An hour of walking up the Druim Eadar da Choire took us to the hill marked with a spot height 489m on the Harvey’s map; there is a local name for this wonderful viewspot (a best on Skye contender for sure) but I’ll have to write it down next time I remember to ask the crofters. The Main Ridge was clear and showed the crest to be well plastered still along the entire length. Undoubtedly some exposed rock sections but very, very wintery still!
The dip at point 429m just below is the geological boundary between the Red and Black Cuillin and the cliff of black gabbro can clearly be seen sitting on top of the more rounded red granite hillside. For another hour we all indulged in as much scrambling on the hugely crystaline gabbro as we could find with a fine narrow crest as a finale.
The view of the ridge from Clach Glas to Blaven from here is uber classic; great background for the team pic!
We’d planned to descend north-east towards Belig but the hard/sugary snow interspersed with rock-hard turfs looked far too serious for such a relaxed day out with friends so we retraced our steps and were treated to some wonderful mist and light effects out to the west.
Recovering from the re-rise to pt 489 and taking it all in Mark’s jaw hit the flaw and he gestured horizontally out over our heads; we all dived for cameras as quietly as possible as a mature golden eagle circled around and slowly upward.
Seeming to change his mind he suddenly folded the wings and soared down past us and settled amongst the boulders not far from where we had just descended. Magnificent display thankyou!
A groove & slab of thin ice right of Sailaway has enticed me for years. As well as waiting for enough ice I’ve been intimidated because I know the whole buttress is very compact and unlikely to yeild much protection; and so it proved. The climbing wasn’t too hard but all a bit thin & run out.
The first pitch eventually yeilded a good wire at 15m and a bomber belay at 25m. A detour for a good nut left a bit of good but delicate hooking to regain the ice groove. A column of stacked blocks was frozen together enough to justify a sling and the ice above finally began to thicken up nicely. The final steep ice was even well protected by 2 bomb-proof screws.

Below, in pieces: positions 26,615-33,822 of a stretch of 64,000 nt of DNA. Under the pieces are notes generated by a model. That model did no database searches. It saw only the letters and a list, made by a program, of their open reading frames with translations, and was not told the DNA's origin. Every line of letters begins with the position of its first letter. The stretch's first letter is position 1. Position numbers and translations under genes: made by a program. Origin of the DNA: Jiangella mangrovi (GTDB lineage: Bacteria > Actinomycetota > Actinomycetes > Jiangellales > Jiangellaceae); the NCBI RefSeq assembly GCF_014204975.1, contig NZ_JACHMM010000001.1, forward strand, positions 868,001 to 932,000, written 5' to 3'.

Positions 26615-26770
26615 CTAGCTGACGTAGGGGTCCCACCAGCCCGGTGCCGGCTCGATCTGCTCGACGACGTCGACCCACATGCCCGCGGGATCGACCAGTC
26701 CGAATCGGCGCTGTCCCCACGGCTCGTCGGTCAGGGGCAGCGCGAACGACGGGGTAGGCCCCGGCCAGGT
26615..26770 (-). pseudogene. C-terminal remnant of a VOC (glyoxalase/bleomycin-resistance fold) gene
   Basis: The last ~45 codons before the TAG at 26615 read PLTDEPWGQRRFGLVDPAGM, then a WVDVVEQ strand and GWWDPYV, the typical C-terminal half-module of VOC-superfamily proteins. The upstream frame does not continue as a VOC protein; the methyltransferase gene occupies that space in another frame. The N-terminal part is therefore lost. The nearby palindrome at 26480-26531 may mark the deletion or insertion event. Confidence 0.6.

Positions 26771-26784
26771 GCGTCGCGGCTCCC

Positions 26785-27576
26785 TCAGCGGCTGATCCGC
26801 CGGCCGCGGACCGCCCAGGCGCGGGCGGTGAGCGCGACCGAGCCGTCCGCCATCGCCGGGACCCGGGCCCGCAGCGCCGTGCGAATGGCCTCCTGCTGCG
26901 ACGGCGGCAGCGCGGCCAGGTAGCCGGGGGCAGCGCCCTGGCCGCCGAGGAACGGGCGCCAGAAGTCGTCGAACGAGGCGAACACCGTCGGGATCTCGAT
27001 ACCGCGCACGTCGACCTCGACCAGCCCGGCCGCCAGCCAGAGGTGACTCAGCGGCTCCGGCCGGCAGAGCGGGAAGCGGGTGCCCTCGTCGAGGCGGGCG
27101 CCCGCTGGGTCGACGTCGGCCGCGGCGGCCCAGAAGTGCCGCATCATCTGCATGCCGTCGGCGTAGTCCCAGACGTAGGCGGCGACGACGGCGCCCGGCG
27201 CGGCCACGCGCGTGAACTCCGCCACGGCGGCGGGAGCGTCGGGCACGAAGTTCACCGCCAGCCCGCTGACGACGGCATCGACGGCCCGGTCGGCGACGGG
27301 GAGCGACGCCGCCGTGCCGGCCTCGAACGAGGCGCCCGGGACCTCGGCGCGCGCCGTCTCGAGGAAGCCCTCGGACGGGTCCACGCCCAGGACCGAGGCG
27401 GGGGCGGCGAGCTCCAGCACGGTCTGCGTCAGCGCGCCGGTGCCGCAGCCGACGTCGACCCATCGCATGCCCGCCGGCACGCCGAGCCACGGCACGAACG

A bit of a steep learning curve but Simon took up the challenge well and also enjoyed the (nearly as hard) challenge of naming the route. Something related to Escape from Colditz and Birthday Breakout made sense and I’d heard about the escape glider they built but never got to use. We had to look up the name on-line but, 19 years after I first saw this line, it felt like the Colditz Cock had finally taken off!
Back on Blaven today but time for some ice at last; it’s been close for weeks but not quite got there. Guy Steven was guiding Julian & George on the very high quality South Buttress Gully (II) and we were passed by Harvey the scottie dog and his owners while we kitted up. He proceeded to make what must be the first winter ascent of Great Gully by a dawg:)
Escape from Colditz (III) wasn’t as thick with ice as I would have chosen but I knew that the key lower section doesn’t need much to make it climbable. Backing and footing for 10m leads to a massive chockstone and then escape onto the wonderful ice ramps above.
I belayed below the steepest section of ice so that I could keep in touch with Simon as he fought his way up the tunnel.
The climbing in the top pitch was superb with an added bonus of topping out into the sun.
Here are a few more shots-
Rugby took precedence over blogging this weekend but below is a gallery of the 2 days out Paul, Martin & Damien enjoyed with early starts so matches weren’t missed.
Great Gully on Saturday was superb again with amazing ice formations hanging on the south walls. Harder work because of the snow that had drifted over from the north earlier in the week but it built up an appetite for the pub:)
On Sunday Sgurr an Fheadian looked quite black from below but was holding plenty of fresh powder which made the ascent pretty challenging.
With a blanket of fresh snow covering the tops Chris and I opted for an exploratory walk on the mainland today. Neither of us had been near Beinn Fhada so we parked up in Strath Croe and followed the beautiful stalkers path around the north side of the mountain.